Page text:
By Michael E. Miller
By Allie Conti
By David Villano
By Jose D. Duran
By Michael E. Miller
By Allie Conti
By Kyle Swenson
By Luther Campbell
At the hospital, Pavez and the officers were soon joined by Greta Snitkin, the "tourist victim advocate" for the Orange County Sheriff's Office. Pavez remembers Snitkin "calling all around for help" but finally telling him there was nothing more she could do for him. What about relatives or friends? Couldn't he have gotten at least a little money from someone to keep him going, or to get home? "That possibility didn't exist," he says now. Penniless, his only alternative was to check into Orlando's giant downtown homeless shelter.
The "baseball game," as Pavez would later describe his experiences, had begun, with him as la pelota. "The next day I was on the street," he says. The police officers had given him their business cards and told him to call if he had any problems or questions about his case, so he called. "First [the person who answered] told me to explain my situation, then they said there was nothing they could do. Then I went to the courthouse, and they told me it would take ten days to process the papers and another month to see if the case was continued, and blah, blah, blah, and a tourist can't spend that much time there."
Meanwhile, when he was living at the Salvation Army, someone told him the Red Cross could compensate him. They couldn't. Instead they sent Pavez to a hospital that they said had a "tourist program." It didn't. The search for compensation dragged on. "I went to more than fifteen places," he says. "I went to a lawyer, but she said she only had divorce cases. I went to a civil rights office, but they said they handled other types of discrimination. I was sent from place to place. I went to the press to speak to a reporter."
What was all the fuss? Well, Pavez had become increasingly convinced the City of Orlando or the State of Florida, or both, owed him bigtime. "People told me the place where I was assaulted is a high-crime area. This is something the tourists don't know. No one tells them. Tourists arrive here thinking nothing's going to happen to them. They see the advertising showing families having a great time. But the question is, what is it that puts food in the mouths of the citizens of Orlando? Tourism. So where are the rights of tourists? Who's going to protect them?"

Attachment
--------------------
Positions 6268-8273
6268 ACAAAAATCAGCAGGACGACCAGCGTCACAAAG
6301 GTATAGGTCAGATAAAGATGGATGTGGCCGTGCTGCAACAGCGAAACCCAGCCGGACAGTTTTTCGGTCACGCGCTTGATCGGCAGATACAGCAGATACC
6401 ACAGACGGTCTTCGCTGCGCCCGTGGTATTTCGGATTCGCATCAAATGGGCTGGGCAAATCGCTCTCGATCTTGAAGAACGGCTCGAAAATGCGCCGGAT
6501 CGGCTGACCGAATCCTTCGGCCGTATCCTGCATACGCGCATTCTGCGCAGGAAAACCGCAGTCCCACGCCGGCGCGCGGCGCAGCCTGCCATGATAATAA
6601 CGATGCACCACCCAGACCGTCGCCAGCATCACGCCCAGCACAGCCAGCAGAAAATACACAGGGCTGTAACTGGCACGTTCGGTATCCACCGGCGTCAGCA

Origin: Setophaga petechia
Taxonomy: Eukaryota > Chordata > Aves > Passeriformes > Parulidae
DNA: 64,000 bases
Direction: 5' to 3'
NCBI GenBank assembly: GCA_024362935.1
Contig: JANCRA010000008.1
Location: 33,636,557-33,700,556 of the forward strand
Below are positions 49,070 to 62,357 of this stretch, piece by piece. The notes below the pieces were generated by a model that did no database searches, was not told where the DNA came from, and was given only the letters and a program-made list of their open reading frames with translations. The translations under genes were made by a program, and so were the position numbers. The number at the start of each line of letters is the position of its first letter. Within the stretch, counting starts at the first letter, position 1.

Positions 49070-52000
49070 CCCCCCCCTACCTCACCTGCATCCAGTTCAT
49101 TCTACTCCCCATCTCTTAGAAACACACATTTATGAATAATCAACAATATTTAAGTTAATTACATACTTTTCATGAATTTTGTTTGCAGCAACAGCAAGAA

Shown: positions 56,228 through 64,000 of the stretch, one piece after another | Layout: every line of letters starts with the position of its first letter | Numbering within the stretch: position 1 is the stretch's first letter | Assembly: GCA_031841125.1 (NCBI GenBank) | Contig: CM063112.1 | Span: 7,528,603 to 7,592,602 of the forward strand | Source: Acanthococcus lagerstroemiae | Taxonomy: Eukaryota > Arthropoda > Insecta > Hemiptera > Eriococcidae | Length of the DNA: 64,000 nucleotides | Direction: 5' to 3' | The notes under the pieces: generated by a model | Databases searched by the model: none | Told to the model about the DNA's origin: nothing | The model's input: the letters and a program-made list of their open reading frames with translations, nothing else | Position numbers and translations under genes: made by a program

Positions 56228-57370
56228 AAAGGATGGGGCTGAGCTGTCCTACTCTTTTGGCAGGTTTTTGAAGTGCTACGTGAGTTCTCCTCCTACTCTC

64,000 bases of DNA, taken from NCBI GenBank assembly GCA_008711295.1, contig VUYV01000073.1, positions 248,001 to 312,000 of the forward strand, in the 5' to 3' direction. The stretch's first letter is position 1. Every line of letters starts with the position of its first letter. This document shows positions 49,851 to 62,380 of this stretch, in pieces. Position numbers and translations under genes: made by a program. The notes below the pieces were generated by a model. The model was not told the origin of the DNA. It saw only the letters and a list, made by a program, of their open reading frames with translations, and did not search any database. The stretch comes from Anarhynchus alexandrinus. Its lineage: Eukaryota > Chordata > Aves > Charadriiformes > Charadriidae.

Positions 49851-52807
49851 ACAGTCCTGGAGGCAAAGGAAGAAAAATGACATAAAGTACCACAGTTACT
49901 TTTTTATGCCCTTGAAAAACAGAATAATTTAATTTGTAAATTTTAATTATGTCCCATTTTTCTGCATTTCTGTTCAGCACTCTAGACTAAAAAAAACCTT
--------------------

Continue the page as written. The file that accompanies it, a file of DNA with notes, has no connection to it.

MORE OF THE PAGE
Pavez claims he is living proof that tourism represents some sort of criminal lure. He himself had been lured to California and Florida, he asserts, by irresistible come-ons that included special-package bus fares. "When I was in Mexico, I read a Greyhound promotional flyer that, among other things, said, 'Travel three days in the U.S. for only $87.' I'm like many young tourists and North American students who want to see foreign lands but don't have much money."
In the grip of that wanderlust, Pavez left Chile and bounced from Mexico City to Cancœn to Laredo, Texas, to Los Angeles, along the way acquiring a U.S. tourist visa that allowed him to stay in the country for one year after its issue date of April 1996. By early November he found himself in Orlando, but then came the man with the dreadlocks. Around the first of December a pastor at a downtown Orlando church put him on a bus to Miami, he says, "so I could seek help from the Chilean consulate."
In the early days of Pavez's stay here, he slept at a small homeless encampment near the Venetian Causeway on the western shores of Biscayne Bay. "Then some of the street people told me I should go to the [Miami] Rescue Mission, so I went there," he recalls. "They kept me for two weeks." He checked into the 350-bed Homeless Assistance Center (HAC) on North Miami Avenue in Overtown in mid-December. And again he began to wade through the red tape, visiting the Chilean consulate, the Metro-Dade victims assistance program, the State Attorney's Office, even the Greater Miami Convention and Visitors Bureau. He got his injured ear checked for free at Jackson Memorial Hospital. The eardrum was healing nicely. But his experiences at the other places were less rewarding. "The consulate told me they could help me get back to Chile, but I didn't want to burden my family," Pavez recounts. "And since I wasn't assaulted in Dade County, the victims' office and the State Attorney's Office couldn't get involved. No one could understand why Orlando hadn't done anything for me."
The HAC normally has a 60-day stay limit, but it's common to bend the rules for special cases, and Pavez was deemed a special case. During the six months he was there, Pavez joined other "residents" in vocational classes at the Miami Skill Center, training to enter (or re-enter) the job market. He wound up with a certificate qualifying him to be a tile setter but found he couldn't work using a tourist visa. Pavez says he explained his plight to a lawyer from the Florida Immigrant Advocacy Center. "He told me since I wasn't Cuban or Haitian, there was nothing he could do," Pavez claims. (Center officials say that is nonsense, that his nationality wasn't the reason they couldn't help him.)